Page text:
I read through the lists above and frankly it rips my heart out. The family and the marriage has become a serious casualty of “ministry” and being a pastor in the modern western church. What bothers me most, though, is that these aren’t numbers because of the “suffering for the Lord”. These are numbers because pastors are suffering at the hands of unrealistic and unmet expectations as well as a church functioning in a way it was never intended to function. Yet, many (even pastors themselves) would simply write this off as the cost of ministry.

I cry foul!

The statistics above are no small numbers and this should cause a great deal of alarm in each of us that reads them. Bells should be sounding off in our heads as we consider the ramifications of what we have done to pastors, their spouses, and their families.

All in the name of “ministry”.

The effect on families, according to the research done for the statistics above, is horrendous! 80% of pastors feel their ministry has negatively impacted their families, with 33% saying it was an absolute hazard. 38% of pastors are divorced or divorcing (my father is among this number), 77% feel they have a bad marriage, and 41% display anger in their marriages. 70% of pastors are fighting depression, 75% are extremely stressed, 90% are exhausted every single week, and 91% are burned out.

Folks, this isn’t good. Pastors and their families are suffering. And if the vast majority of pastors feel their ministry has a negative impact on their family and that they have a bad marriage…what in the world is going on?? Why is this even remotely acceptable? Why are we continuing down this road? Why do we keep glossing over this? Why aren’t we looking at the underlying causes of this?

I’ll tell you why…tradition.

We ignore these things because this is how it’s always been done. We’ve made these things into sacred cows that no one dare touch. But the reality is, this isn’t how it’s always been done. The early church didn’t do it this way. And while they were not perfect, and experienced much of the same issues we experience today in the church, there was a healthier aspect to their existence than there is to ours. We need to look at that and ask, why???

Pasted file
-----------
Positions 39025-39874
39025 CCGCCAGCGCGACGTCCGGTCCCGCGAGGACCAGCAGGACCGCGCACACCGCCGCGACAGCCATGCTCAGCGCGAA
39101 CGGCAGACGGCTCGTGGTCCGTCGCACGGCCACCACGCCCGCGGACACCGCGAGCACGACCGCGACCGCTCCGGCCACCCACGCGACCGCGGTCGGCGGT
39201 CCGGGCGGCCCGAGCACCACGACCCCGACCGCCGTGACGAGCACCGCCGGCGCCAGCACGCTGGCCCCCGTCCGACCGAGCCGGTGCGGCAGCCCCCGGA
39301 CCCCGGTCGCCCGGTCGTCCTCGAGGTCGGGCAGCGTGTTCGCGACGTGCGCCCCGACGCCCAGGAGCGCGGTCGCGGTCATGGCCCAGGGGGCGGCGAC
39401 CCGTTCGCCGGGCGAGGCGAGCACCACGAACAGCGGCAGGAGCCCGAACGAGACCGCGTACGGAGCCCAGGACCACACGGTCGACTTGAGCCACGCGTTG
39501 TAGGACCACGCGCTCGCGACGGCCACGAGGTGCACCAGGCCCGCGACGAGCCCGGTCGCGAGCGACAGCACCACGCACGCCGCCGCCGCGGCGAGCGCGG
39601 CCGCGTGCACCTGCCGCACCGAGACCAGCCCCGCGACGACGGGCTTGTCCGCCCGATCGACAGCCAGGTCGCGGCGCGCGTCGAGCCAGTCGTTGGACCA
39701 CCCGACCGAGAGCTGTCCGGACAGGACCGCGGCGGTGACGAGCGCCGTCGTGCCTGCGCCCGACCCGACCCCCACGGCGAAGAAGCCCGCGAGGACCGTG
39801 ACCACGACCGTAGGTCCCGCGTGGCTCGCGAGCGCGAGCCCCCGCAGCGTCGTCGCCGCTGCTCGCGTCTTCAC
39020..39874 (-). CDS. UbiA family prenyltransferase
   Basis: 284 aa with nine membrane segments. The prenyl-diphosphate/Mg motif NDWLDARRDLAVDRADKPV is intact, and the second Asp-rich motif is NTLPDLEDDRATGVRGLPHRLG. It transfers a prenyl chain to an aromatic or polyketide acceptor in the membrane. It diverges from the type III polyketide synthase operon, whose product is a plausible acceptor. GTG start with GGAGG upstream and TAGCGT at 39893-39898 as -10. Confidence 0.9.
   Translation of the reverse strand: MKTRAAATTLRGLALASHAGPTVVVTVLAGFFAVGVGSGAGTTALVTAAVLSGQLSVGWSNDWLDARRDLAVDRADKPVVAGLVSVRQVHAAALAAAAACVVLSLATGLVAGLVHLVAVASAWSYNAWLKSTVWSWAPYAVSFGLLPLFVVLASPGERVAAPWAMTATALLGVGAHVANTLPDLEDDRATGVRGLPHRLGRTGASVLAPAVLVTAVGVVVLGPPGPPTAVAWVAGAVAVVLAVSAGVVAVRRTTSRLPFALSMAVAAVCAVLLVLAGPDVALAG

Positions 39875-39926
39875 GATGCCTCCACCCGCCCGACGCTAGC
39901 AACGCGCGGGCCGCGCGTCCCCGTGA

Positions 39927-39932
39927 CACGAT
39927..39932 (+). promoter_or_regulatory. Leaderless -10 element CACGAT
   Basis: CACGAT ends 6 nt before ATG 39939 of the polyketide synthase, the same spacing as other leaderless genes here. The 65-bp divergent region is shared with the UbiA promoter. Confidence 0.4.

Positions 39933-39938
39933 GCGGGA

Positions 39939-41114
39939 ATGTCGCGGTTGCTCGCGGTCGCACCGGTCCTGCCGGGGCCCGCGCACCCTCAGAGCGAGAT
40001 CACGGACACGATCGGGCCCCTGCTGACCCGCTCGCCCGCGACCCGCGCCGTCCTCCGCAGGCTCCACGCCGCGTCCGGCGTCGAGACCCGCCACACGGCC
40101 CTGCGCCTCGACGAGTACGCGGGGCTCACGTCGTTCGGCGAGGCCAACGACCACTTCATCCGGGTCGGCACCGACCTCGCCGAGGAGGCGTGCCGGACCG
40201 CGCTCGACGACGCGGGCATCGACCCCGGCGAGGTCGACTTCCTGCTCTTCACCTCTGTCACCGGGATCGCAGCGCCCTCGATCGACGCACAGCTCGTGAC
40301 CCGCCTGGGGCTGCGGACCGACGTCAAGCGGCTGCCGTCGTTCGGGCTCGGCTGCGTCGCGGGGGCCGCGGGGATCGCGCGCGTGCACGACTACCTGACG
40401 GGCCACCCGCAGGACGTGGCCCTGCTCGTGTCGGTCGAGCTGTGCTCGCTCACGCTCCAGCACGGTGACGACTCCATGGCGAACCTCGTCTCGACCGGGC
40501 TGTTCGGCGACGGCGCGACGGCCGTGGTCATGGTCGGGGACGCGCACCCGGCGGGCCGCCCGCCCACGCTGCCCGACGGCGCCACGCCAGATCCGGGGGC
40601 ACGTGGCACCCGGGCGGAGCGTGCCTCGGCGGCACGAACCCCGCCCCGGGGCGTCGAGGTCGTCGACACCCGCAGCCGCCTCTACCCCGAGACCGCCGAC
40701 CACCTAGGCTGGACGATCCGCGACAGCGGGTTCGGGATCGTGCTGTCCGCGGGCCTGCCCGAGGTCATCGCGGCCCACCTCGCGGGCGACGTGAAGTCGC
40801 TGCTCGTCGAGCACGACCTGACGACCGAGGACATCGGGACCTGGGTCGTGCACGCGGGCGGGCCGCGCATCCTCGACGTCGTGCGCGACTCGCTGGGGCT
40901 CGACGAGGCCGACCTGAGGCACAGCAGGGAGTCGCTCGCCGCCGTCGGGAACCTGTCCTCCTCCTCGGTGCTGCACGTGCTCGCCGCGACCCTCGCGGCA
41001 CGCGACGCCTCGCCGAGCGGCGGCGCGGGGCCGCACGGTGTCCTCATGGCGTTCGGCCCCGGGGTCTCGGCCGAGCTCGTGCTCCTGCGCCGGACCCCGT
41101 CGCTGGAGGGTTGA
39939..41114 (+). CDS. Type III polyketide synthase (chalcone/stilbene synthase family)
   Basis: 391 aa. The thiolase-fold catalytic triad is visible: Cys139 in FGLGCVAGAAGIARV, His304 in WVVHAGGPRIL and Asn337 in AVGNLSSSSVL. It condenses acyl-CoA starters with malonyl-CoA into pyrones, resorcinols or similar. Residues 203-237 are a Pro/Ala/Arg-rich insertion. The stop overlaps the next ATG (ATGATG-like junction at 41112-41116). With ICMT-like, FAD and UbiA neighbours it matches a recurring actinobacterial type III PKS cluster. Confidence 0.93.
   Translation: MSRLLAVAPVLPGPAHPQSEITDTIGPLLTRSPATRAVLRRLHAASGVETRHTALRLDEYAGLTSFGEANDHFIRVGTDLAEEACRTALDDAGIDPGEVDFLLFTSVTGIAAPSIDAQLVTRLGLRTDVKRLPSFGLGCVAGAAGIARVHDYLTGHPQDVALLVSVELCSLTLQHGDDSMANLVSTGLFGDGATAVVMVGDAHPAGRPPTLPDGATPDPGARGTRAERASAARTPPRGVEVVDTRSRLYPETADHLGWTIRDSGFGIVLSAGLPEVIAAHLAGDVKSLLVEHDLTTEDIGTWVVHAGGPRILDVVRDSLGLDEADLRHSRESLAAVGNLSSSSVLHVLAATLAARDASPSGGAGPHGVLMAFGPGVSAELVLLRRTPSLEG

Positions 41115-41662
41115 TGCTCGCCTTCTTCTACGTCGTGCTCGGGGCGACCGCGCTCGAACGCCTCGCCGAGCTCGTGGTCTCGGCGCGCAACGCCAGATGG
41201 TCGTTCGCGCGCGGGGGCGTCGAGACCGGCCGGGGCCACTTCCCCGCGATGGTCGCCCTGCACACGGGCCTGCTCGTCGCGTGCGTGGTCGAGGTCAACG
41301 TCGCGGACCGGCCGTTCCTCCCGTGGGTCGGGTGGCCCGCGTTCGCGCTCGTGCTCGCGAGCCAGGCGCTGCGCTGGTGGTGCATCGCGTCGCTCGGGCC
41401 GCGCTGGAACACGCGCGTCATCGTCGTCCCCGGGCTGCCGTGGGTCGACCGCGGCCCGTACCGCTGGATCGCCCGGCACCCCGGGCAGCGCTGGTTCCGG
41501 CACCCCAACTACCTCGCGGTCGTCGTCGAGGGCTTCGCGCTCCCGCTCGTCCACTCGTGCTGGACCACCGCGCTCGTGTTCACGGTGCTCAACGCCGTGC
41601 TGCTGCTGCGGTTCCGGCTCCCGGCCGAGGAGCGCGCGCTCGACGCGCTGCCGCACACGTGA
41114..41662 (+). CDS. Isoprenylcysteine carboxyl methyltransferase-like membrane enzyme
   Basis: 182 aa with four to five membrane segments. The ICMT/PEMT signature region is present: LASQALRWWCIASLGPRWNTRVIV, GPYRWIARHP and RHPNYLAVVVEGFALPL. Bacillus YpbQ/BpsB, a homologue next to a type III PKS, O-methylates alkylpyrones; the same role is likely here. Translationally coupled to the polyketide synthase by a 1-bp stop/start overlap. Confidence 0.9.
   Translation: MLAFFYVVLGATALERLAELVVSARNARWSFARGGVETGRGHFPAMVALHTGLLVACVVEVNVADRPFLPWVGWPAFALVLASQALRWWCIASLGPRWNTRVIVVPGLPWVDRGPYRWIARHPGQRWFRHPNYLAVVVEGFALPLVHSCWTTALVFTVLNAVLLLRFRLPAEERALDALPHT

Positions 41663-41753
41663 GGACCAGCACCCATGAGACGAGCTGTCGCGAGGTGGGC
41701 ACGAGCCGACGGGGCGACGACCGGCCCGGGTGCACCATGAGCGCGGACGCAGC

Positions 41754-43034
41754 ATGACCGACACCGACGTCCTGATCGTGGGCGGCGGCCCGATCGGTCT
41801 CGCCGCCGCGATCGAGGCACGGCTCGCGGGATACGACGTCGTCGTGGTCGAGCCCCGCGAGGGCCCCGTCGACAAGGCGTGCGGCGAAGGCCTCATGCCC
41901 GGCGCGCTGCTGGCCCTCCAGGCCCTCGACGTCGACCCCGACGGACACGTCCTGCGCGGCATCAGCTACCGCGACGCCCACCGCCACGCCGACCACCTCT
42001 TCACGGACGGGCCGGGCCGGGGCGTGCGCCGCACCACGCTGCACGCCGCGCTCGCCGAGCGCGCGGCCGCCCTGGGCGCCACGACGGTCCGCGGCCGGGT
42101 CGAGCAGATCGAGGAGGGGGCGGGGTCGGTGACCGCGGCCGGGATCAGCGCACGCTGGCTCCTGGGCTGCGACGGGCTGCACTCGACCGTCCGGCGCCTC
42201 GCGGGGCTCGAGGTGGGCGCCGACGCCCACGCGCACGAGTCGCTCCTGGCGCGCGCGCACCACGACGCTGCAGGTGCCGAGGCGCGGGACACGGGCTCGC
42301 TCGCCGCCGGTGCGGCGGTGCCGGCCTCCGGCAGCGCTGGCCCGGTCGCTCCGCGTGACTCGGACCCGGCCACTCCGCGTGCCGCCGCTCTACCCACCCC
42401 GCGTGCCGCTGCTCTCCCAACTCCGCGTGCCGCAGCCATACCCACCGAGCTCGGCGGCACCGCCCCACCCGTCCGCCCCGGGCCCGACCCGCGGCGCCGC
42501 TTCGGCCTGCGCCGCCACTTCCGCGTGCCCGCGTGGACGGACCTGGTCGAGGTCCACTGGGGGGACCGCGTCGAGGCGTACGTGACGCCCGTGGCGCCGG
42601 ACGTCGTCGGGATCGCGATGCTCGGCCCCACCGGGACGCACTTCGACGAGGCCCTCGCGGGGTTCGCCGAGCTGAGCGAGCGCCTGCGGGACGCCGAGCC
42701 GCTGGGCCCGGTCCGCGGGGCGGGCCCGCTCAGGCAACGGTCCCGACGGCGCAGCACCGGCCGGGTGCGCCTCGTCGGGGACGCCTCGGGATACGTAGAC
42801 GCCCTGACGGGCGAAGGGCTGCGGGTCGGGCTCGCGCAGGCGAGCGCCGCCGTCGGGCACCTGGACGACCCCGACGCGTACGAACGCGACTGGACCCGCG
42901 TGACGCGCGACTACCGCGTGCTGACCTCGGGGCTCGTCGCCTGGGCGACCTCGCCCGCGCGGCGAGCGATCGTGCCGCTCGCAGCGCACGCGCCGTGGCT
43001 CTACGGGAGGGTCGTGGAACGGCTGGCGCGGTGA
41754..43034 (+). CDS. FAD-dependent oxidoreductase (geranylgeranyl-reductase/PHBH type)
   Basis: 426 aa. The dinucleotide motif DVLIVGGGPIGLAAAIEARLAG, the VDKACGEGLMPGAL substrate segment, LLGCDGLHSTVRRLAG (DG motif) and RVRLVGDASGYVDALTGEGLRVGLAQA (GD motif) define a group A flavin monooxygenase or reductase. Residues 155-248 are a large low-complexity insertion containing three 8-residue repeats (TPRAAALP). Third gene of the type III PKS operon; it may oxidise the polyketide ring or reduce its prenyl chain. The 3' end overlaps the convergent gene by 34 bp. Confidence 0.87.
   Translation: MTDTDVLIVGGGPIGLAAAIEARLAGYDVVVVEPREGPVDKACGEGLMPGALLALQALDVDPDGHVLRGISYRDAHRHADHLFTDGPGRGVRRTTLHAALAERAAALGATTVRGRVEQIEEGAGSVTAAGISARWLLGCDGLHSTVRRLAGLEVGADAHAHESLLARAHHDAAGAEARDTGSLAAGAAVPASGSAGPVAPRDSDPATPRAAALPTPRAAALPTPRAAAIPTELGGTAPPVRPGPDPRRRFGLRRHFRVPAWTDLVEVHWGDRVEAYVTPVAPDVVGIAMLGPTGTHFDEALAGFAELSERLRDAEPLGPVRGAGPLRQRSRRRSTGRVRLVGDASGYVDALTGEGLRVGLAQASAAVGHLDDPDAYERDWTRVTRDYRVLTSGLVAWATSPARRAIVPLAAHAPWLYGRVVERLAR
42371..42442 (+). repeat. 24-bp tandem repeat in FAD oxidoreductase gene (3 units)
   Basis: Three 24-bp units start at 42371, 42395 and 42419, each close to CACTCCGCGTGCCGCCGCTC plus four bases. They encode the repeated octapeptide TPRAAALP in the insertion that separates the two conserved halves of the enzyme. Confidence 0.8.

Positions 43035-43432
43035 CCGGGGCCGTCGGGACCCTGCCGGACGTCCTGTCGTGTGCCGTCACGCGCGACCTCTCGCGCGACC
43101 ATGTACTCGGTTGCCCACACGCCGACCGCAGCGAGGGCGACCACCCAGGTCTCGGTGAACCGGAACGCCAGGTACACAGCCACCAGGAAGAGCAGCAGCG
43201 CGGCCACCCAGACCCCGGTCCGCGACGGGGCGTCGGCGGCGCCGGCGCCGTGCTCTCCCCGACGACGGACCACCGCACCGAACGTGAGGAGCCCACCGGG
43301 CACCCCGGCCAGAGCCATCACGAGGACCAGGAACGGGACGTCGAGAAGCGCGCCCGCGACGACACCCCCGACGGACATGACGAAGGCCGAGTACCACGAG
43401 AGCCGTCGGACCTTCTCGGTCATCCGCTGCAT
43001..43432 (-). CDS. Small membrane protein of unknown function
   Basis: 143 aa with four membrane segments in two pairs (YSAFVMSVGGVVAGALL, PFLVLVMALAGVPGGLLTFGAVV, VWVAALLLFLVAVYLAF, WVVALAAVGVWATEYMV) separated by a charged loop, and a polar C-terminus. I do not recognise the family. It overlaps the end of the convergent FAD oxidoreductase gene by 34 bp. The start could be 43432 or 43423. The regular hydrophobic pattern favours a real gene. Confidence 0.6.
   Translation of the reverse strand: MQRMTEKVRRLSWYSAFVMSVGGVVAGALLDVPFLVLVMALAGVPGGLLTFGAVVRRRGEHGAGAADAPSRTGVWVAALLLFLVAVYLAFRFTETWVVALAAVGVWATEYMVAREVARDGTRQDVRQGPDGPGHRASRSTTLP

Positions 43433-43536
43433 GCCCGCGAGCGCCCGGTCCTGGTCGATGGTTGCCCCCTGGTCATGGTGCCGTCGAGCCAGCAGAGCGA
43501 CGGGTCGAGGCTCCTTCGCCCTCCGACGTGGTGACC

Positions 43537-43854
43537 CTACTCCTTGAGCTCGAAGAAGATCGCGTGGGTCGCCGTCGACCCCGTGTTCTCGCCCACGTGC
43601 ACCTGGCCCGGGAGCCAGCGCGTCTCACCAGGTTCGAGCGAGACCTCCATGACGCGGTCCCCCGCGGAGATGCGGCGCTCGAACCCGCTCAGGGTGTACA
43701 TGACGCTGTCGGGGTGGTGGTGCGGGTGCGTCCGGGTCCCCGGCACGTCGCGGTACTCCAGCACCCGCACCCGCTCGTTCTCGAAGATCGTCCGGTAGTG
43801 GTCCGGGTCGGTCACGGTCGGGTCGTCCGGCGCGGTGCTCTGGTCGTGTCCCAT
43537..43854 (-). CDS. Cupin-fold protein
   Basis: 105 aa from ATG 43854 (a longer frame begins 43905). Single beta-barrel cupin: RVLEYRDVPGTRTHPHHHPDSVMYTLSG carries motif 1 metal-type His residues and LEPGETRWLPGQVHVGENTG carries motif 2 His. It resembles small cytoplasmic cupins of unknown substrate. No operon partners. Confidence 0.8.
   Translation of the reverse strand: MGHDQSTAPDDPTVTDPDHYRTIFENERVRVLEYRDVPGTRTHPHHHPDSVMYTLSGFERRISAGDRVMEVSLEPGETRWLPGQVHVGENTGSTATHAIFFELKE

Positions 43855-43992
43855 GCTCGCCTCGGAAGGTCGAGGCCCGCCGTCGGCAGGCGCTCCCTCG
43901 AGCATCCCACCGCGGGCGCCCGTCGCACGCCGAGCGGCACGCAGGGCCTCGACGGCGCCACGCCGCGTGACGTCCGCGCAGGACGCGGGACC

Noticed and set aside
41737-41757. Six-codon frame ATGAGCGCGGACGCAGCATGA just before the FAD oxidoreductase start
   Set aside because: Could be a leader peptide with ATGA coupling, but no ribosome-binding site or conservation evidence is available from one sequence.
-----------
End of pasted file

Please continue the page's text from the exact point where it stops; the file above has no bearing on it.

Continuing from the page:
These statistics are symptoms of a massive underlying issue. If all we ever do is treat the symptoms, the true problem will never be rooted out and addressed.

We don’t go in for a doctor checkup and give a list of symptoms, then have the doctor scan us and find that we have brain cancer, and then have the doctor turn around and only prescribe us stuff for the symptoms. No! They want to go after the cancer.

My personal experience has been quite reflective of these statistics.

  1. My father divorced my mother a few years ago while in ministry.
  2. My wife and I have been massively hurt by church members, pastors, and ministry in general.
  3. I neglected my wife for years as I pursued being a “minister” and gave the vast majority of my attention to the church rather than her in our first 3 years of marriage.
  4. My wife has always felt the church came first over her.
  5. My wife always felt she needed to support my ministry and neglect her own calling.
  6. We have always felt our family lived in a glass house and were constantly under scrutiny if we didn’t live exactly right.
  7. We have had to get 9 months of counseling to work through much of our church and ministry hurts.
  8. I came out of the church as a teenager hating the church because of how I saw them treat my father as a pastor.

I could go on and on…but the point is like it or not, believe it or not, we have a cancer in the Western Church, but all we ever want to do is treat the symptoms instead of the cancer.

We think that if we just change the music style it will get better.

We think that if we just offer different programs it will get better.

We think that if we just have better preaching it will get better.

We think that if we just had the right facility it will get better.

All the while, the church is suffering under the surface from a dark mass of cancer that is sucking the life from the American Church, those who serve on staff at these churches, and the families of these pastors and staff.

If we don’t want our families to be casualties in this thing we call “The Church” or “ministry”, then we better start looking closely at the underlying issues and stop spending so much time and resource on the symptoms.

I’m trying to begin to lay out my prognosis of what I believe the cancer is in the American Church based on the various symptoms that are all around us, and based on the opinions of many others who have peer-reviewed this problem and are looking at this mass of cancer and coming to the same conclusions.

But this much I am absolutely sure of, it’s amazing what happens to the symptoms in a person when you remove the cancer.

The symptoms just…go away.